If they canonicalize, Google will treat all these pages as links to the canonical URL. When taken as a whole, they improve rankings.

Google regards it as a duplicate version of a single page. A single website can contain different versions for desktop and mobile devices. 

In these situations, Google will designate one URL as the canonical URL and begin its crawl on it. 

The other URLs will be regarded as duplicates, and Google may only conduct a minimum website crawl on them.

That means you are going to have lesser authority on the pages you want to be indexed.

If you don’t want to lose control, specify the Canonical URL yourself rather than depending on Google to decide. 

Identification of Canonical Issues UsingSearch Console

Using Google Search Console to find and control canonical issues is one of the most popular and convenient options.

You can use the URL Inspection Tool to analyze a different URL in real time or view the canonical-related reports that include all impacted web pages (data collection and updating take time).

In the first scenario, you will need to launch the URL Inspection Tool, input the URL, and start the inspection to test the page for which you wish to verify the canonical tag.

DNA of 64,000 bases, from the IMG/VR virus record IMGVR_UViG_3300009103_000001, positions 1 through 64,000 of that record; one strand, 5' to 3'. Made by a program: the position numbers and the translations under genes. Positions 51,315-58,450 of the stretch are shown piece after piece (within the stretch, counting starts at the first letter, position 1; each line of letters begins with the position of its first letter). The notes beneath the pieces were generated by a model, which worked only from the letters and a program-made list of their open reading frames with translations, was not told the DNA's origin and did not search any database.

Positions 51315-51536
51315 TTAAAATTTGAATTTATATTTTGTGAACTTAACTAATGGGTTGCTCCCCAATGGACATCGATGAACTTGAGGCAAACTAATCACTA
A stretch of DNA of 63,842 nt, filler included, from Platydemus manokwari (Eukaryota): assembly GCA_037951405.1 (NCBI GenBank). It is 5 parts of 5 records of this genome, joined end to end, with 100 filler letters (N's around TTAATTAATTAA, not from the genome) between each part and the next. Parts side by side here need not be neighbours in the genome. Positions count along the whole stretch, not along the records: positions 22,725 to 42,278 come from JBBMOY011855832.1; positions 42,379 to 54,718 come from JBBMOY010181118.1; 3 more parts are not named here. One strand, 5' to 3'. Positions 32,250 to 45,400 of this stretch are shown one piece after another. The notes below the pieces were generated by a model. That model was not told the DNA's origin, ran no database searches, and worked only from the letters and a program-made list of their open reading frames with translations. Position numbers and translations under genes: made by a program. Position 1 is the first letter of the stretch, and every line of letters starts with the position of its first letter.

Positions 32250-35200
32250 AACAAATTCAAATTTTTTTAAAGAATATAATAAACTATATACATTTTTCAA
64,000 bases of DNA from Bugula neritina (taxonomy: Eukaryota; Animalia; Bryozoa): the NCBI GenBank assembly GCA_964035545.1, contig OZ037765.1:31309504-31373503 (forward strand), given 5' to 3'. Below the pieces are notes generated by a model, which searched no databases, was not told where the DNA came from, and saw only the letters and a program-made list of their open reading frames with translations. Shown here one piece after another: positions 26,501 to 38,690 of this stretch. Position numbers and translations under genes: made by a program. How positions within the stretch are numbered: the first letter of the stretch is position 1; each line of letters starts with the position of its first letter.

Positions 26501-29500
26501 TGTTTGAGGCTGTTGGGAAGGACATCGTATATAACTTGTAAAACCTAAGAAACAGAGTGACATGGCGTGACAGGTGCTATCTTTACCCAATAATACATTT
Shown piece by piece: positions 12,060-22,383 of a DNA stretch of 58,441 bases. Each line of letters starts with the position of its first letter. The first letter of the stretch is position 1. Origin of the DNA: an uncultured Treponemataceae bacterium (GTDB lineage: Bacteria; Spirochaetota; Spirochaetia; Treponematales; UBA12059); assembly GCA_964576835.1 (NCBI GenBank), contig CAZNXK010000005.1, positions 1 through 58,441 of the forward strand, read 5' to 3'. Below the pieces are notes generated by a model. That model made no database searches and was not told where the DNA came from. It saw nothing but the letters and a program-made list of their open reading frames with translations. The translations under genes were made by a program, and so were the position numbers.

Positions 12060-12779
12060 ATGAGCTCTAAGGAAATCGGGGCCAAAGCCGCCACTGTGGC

Go to the Page Indexing block and look at the Google-selected canonical field to see which URL Google chose as the preferred page version.

Because the user-declared canonical values do not match, Google may index the alternate version of the page.

Now, go to Indexing>Pages>Page Indexing>Why pages aren’t indexed to find canonical tag problems that are impacting your web pages.

List of 7 Common Canonical Issues

An infographic on common canonical issuesHere are the common canonical issues that can create bumps on the road of your SEO:

1. Shifting from HTTP to HTTPS

Moving websites from HTTP to HTTPS may not seem like a bigger task, considering how often it is done these days.

This migration is normally due to security reasons. Although it is a common practice, the popular canonical issue of the website being double-indexed arises after obtaining encrypted URLs. 

The browsers may label HTTP websites as unreliable. As you may already know, safety is important for search engines. Hence, such websites may find it difficult to rank.

Many websites use both HTTP and HTTPS URLs, which leads to URL variants. This can lead to multiple content-related problems that waste all the efforts you invested in offering an excellent user experience and improving your site’s SEO.

2. Placing Canonical Tags Incorrectly

Put the rel=canonical link element in your HTML document in the <head> section, not within the <body>.

It is against HTML standards to add anything outside of the <head> elements.